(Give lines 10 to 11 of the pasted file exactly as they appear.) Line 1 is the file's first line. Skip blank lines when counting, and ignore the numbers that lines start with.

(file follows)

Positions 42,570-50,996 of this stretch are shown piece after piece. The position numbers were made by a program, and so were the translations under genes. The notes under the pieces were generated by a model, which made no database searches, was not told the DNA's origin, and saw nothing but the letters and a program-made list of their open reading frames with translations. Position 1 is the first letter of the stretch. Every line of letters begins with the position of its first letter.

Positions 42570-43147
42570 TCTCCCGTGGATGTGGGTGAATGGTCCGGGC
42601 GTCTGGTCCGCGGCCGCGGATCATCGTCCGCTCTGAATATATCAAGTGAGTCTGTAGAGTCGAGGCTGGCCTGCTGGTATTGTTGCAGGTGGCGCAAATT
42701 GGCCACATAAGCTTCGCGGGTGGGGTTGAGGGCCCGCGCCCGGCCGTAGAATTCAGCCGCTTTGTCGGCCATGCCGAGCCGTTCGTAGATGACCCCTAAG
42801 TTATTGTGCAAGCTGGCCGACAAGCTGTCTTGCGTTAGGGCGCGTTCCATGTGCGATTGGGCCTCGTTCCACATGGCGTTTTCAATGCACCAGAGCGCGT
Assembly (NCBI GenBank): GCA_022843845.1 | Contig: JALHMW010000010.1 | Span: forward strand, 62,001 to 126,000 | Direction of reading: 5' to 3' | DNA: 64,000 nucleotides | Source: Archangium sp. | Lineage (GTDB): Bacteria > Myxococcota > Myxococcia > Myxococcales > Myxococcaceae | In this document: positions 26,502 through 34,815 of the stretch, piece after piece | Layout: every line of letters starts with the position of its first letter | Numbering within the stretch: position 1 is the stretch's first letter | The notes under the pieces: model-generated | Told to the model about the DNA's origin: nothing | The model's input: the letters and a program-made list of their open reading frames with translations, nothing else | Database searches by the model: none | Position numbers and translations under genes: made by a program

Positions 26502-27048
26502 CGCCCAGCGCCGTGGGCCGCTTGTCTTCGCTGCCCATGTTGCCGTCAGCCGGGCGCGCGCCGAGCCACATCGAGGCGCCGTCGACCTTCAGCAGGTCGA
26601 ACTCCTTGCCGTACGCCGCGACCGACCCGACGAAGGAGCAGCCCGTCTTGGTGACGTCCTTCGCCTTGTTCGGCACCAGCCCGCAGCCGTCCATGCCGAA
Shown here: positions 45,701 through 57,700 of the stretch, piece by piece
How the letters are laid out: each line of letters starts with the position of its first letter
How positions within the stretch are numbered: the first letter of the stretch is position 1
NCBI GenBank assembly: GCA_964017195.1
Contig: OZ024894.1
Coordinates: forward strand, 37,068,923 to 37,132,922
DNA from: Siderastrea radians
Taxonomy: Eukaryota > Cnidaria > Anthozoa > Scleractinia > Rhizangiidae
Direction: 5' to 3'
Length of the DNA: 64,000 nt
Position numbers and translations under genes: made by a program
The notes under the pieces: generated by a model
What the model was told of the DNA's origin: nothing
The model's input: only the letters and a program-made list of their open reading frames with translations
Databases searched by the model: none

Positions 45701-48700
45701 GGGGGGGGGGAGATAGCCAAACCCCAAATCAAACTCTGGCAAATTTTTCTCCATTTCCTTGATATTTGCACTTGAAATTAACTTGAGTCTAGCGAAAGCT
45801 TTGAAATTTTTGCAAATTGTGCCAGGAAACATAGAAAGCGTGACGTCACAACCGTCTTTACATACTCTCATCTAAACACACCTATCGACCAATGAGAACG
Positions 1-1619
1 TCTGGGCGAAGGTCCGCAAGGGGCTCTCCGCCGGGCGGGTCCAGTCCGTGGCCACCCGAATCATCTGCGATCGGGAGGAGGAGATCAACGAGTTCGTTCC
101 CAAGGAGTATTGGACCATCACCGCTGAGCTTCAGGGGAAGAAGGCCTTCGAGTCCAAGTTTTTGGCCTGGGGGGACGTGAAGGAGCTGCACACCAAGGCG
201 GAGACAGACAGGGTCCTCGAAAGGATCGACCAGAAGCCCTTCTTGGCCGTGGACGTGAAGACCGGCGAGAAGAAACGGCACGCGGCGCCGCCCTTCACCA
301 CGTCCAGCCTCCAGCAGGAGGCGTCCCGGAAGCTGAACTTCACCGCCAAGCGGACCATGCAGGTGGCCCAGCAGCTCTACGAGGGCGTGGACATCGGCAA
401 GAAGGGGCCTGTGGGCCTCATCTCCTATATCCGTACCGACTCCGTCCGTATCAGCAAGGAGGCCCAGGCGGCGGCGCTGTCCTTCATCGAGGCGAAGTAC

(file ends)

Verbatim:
26601 ACTCCTTGCCGTACGCCGCGACCGACCCGACGAAGGAGCAGCCCGTCTTGGTGACGTCCTTCGCCTTGTTCGGCACCAGCCCGCAGCCGTCCATGCCGAA
Shown here: positions 45,701 through 57,700 of the stretch, piece by piece